I can already hear you asking: “This is a martial arts school. What does this particular topic have to do with martial arts?”
Quite a bit, actually.
True martial arts is about conquering our inner demons – learning to find balance in a world full of chaos. Sometimes that balance comes from disciplined decisions, such as eating healthy or exercising regularly. Balance does not have to be purely about making tough decisions, however. It is about looking at everything we do and finding ways to make them both enjoyable and productive.
For me (and many adults and kids alike), videogames are one of my favorite pastimes. I remember playing games from sunrise until sunset when I was a child on summer vacation; immersing myself in an entirely different world. I realize now that gaming marathons of that length aren’t healthy nor balanced, but I also have realized just how many skills I possess that came directly from videogames I played.
I’m not going to pretend that every videogame is going to make you or your child more well-rounded, but there are a handful that will. Today, we are going to go into some games I think would be beneficial for people to play (so long as they go at it with the right mindset).
#1: Overcoming Difficulty – Elden Ring
Elden Ring is a massive open-world game designed to achieve two things. #1 – drop you into a world that is built with the sole purpose of being incredibly difficult to survive in. #2 – Give you only the minimal amount of direction required to function in the world, and then let you figure the rest out yourself.
It is an incredibly fun and rewarding game, but an incredibly frustrating one. A player’s journey through this game involves:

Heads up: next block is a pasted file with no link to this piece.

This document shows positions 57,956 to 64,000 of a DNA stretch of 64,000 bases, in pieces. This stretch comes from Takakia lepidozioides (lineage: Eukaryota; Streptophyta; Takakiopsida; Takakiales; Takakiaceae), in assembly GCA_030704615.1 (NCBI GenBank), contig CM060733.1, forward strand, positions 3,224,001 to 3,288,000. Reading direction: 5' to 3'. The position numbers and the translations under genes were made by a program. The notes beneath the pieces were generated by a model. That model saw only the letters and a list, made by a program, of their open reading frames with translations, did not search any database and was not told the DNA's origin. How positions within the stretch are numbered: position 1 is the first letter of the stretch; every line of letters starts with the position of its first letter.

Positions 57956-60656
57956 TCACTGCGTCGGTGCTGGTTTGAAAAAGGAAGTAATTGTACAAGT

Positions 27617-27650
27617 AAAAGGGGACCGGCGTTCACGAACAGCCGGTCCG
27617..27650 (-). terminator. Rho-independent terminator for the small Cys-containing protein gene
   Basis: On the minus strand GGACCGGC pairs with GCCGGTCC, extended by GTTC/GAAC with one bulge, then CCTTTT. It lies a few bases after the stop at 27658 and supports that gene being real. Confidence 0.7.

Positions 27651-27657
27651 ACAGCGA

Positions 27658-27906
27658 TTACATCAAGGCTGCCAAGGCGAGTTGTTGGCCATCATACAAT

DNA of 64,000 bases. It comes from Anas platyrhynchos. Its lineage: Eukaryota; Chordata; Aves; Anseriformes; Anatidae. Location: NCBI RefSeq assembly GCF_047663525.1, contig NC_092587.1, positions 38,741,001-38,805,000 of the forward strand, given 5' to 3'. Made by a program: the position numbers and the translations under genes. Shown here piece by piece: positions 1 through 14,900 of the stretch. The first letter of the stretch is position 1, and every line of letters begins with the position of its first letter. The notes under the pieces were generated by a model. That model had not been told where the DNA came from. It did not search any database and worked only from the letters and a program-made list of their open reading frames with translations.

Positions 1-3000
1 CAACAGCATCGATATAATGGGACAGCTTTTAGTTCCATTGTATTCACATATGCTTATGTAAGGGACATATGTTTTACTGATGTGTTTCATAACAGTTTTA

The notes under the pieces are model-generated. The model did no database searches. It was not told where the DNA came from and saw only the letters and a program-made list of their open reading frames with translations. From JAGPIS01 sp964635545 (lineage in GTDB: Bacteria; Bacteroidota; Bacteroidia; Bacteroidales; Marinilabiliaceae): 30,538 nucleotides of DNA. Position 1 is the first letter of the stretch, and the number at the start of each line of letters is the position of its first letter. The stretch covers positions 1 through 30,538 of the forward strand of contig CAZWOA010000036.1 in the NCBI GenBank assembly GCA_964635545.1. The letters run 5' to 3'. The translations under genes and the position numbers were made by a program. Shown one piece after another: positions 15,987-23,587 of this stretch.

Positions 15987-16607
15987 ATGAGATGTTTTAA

- wandering into situations you’re not equipped to handle
- making mistakes that cause a significant setback in your journey
- spending hours trying (and failing) to figure out the best strategy for getting through the challenge that’s directly in front of you.
What I find most interesting about the above points is how accurately it reflects the real world – especially for teenagers and young adults. When entering the real world to find their future, they often spend a lot of time:
- wandering into situations they’re not equipped to handle
- making mistakes that cause a significant setback in their journey
- spending hours trying (and failing) to figure out the best strategy for getting through the challenge that’s directly in front of them.
Much like life, the game is also not always fun. Sometimes the anger and frustration from certain obstacles makes us want to quit. Many people do quit, but many continue to work away at it until they break through. That overwhelming sense of accomplishment and relief they get once they succeed keeps them moving towards the next goal and challenge. Succeeding in life is no different – it isn’t always fun, but we learn a lot and gain confidence when we overcome difficult obstacles. The skillset and tenacity that gets someone through a game like Elden Ring is the same as what is required to do well in the real world.
#2: Thinking On Your Feet – StarCraft II
StarCraft II is a free-to-play game that came out over a decade ago, but is still wildly popular. When playing StarCraft, you pick 1 out of 3 alien races to play as. You start each game with a small base and a handful of “workers” who are able to collect resources and build buildings. From there, you must create more workers, build a small empire, expand your territory, and eventually build an army to defeat whatever enemy you are playing against.
What makes this game so helpful is the level of quick thinking you need to develop to get proficient at the game. What should I build? Should I focus on workers or an army? Where should I position my troops? All of these decisions have to be made in a game that is designed to be as fast-paced as possible. In fact, the average player has to make between 70-80 decisions per minute in order to keep up with their opponents. At a higher level of play, that decision-making number can easily increase to the hundreds.
That level of quick-thinking and smart decision-making can be incredibly helpful in real life, especially for kids as they begin to approach adulthood and have to plan out what they want to do for their futures.
#3: A Taste of Daily Life – The Sims
“The Sims” is a franchise of games that is decades old. It is quite literally a “simulation” of life. You create a character and the whole point is to play through every-day life. Go to work, do chores, get married, raise a family, work on hobbies, and get bigger homes as you get promoted and make more money.